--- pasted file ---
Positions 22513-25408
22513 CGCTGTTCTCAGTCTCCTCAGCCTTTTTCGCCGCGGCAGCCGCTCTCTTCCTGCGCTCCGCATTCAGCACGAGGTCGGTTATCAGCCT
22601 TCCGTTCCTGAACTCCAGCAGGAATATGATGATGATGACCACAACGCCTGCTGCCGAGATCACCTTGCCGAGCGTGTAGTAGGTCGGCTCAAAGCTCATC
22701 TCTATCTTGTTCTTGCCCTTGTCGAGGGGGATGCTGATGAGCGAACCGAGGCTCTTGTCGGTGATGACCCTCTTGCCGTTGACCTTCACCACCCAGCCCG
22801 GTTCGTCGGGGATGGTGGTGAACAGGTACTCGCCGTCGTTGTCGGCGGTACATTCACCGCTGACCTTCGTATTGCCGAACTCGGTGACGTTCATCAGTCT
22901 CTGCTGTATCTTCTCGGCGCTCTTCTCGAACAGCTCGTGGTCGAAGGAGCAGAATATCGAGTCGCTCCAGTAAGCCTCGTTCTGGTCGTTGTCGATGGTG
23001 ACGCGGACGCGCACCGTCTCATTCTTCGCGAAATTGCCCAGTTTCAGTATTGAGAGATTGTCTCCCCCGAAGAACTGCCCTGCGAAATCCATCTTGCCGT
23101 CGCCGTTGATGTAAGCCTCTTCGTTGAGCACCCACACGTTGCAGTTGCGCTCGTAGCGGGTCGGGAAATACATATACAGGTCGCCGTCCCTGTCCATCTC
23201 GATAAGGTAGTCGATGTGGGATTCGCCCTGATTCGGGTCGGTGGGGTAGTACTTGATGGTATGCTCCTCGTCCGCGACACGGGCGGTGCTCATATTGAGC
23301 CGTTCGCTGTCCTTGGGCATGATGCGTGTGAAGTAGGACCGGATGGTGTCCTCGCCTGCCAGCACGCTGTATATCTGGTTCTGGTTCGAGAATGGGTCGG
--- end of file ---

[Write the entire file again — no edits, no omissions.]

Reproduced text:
Positions 22513-25408
22513 CGCTGTTCTCAGTCTCCTCAGCCTTTTTCGCCGCGGCAGCCGCTCTCTTCCTGCGCTCCGCATTCAGCACGAGGTCGGTTATCAGCCT
22601 TCCGTTCCTGAACTCCAGCAGGAATATGATGATGATGACCACAACGCCTGCTGCCGAGATCACCTTGCCGAGCGTGTAGTAGGTCGGCTCAAAGCTCATC
22701 TCTATCTTGTTCTTGCCCTTGTCGAGGGGGATGCTGATGAGCGAACCGAGGCTCTTGTCGGTGATGACCCTCTTGCCGTTGACCTTCACCACCCAGCCCG
22801 GTTCGTCGGGGATGGTGGTGAACAGGTACTCGCCGTCGTTGTCGGCGGTACATTCACCGCTGACCTTCGTATTGCCGAACTCGGTGACGTTCATCAGTCT
22901 CTGCTGTATCTTCTCGGCGCTCTTCTCGAACAGCTCGTGGTCGAAGGAGCAGAATATCGAGTCGCTCCAGTAAGCCTCGTTCTGGTCGTTGTCGATGGTG
23001 ACGCGGACGCGCACCGTCTCATTCTTCGCGAAATTGCCCAGTTTCAGTATTGAGAGATTGTCTCCCCCGAAGAACTGCCCTGCGAAATCCATCTTGCCGT
23101 CGCCGTTGATGTAAGCCTCTTCGTTGAGCACCCACACGTTGCAGTTGCGCTCGTAGCGGGTCGGGAAATACATATACAGGTCGCCGTCCCTGTCCATCTC
23201 GATAAGGTAGTCGATGTGGGATTCGCCCTGATTCGGGTCGGTGGGGTAGTACTTGATGGTATGCTCCTCGTCCGCGACACGGGCGGTGCTCATATTGAGC
23301 CGTTCGCTGTCCTTGGGCATGATGCGTGTGAAGTAGGACCGGATGGTGTCCTCGCCTGCCAGCACGCTGTATATCTGGTTCTGGTTCGAGAATGGGTCGG